Paul Rock is Emeritus Professor of Sociology. He took his first degree at LSE and then a DPhil at Nuffield College, University of Oxford.
He has been a visiting professor at the University of California, San Diego; Simon Fraser University; the University of British Columbia; Princeton University, and the University of Pennsylvania; a visiting scholar at the Ministry of the Solicitor General of Canada; a fellow of the Center for the Advanced Study of the Behavioral Sciences in Stanford, California; and a fellow at REGNET, Australian National University. He is a fellow of the British Academy and of the Royal Society of Arts.
His interests focus on the development of criminal justice policies, particularly for victims of crime, but he has also published articles on criminological theory and the history of crime. He is the author with David Downes of Understanding Deviance (fifth edition 2007, 6th edition in press).
He was formerly editor of the British Journal of Sociology and review editor of the British Journal of Criminology, a member of the editorial boards of Oxford University Press's Clarendon Criminology Series; and is currently co-editor of Sage's Compact Criminology series.
Professor Rock is also engaged in research with David Downes and Tim Newburn, also of the Mannheim Centre, writing the official history of criminal justice.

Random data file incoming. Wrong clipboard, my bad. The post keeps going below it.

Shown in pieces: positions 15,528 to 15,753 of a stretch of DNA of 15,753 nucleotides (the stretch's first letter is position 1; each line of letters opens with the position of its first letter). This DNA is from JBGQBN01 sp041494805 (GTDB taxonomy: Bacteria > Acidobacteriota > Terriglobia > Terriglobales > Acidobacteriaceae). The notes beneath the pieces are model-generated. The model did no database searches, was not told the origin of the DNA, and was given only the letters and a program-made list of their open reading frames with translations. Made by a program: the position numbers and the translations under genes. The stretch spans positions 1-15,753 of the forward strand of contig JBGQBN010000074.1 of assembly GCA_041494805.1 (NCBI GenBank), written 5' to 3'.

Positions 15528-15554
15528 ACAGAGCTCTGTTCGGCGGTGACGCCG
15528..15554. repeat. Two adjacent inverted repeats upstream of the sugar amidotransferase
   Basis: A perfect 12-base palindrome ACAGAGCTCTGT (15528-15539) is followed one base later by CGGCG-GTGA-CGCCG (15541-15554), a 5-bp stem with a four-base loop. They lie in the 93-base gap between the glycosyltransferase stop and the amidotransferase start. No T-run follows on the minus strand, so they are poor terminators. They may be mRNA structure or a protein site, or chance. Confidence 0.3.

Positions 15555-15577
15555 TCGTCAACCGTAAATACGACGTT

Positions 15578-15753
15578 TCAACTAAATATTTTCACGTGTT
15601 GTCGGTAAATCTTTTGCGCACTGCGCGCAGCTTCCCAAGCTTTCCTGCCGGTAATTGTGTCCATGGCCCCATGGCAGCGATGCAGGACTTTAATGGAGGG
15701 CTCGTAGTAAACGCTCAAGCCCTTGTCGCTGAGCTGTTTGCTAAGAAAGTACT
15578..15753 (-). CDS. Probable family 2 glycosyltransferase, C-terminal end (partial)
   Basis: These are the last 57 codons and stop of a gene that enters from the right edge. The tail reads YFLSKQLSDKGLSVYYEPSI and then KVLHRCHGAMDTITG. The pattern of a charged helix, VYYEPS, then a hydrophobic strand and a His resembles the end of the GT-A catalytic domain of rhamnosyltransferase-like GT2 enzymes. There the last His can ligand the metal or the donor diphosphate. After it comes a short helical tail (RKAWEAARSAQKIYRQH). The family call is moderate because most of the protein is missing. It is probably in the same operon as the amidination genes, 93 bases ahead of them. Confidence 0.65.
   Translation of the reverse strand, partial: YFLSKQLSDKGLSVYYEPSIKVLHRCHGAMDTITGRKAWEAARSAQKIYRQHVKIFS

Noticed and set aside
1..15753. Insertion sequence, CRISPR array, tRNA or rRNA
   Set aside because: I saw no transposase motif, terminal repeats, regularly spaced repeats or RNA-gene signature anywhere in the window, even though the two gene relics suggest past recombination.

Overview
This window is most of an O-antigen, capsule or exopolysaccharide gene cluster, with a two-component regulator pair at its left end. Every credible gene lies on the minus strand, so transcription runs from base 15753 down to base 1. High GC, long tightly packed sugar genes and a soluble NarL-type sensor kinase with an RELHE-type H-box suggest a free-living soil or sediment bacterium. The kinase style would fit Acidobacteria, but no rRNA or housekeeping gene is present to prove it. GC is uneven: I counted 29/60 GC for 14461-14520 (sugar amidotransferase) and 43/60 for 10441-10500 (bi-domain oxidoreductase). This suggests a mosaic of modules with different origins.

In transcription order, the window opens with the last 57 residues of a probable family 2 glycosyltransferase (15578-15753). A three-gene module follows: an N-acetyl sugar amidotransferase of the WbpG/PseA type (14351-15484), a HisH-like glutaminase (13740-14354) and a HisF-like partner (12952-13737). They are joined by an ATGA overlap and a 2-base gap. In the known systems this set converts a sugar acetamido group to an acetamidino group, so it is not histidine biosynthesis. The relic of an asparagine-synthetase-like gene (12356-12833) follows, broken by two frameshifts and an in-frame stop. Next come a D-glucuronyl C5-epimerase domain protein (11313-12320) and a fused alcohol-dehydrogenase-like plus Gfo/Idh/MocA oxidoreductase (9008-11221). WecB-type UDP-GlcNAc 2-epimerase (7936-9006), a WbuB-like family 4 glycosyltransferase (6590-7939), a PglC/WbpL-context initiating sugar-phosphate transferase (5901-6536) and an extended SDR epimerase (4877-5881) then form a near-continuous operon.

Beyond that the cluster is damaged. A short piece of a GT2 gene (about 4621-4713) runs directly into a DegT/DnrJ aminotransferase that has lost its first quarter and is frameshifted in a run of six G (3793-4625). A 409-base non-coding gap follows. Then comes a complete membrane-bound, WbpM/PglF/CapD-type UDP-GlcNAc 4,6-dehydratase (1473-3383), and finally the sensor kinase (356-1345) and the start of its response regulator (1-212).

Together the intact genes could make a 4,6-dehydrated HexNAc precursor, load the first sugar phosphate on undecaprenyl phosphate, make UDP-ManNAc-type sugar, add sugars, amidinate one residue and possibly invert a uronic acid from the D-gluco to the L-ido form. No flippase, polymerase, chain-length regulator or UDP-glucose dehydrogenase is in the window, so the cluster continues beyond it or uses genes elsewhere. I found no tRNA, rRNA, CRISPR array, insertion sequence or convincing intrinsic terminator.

Victims, Policy-making and Criminological Theory, Ashgate, 2010.
Paul Rock began studying sociological criminology in 1961 and his intellectual history has run parallel to and in conversation with the evolution of the discipline over that long period.
He became a professional scholar when symbolic interactionism, sociological phenomenology and 'labelling theory' were taking form within criminology, and it is to those ways of viewing the social world that he still clings, although he has sought also to reflect critically upon them as time went by.
Having completed a DPhil dissertation on debt collection as a moral career, and largely as a matter of serendipity, he was to take to empirical research just as policies for victims of crime were being developed by governments across the developed world and, finding himself embedded as a visitor in a Canadian federal criminal justice ministry when a federal-provincial task force was being mooted, he was able to embark on the first of a sequence of field studies of policy-making centred chiefly on victims.
Those two interlaced preoccupations, theoretical and empirical, continually informed much, if not all, of his subsequent work, contributing to what has been, in effect, a running series of comparative ethnographies of government decision-making about the role of the victim in and around the criminal justice system.
Constructing Victims' Rights (2004, Clarendon Press) [traces the origins and development of the themes which were fused together in the 2004 Domestic Violence, Crime and Victims Act]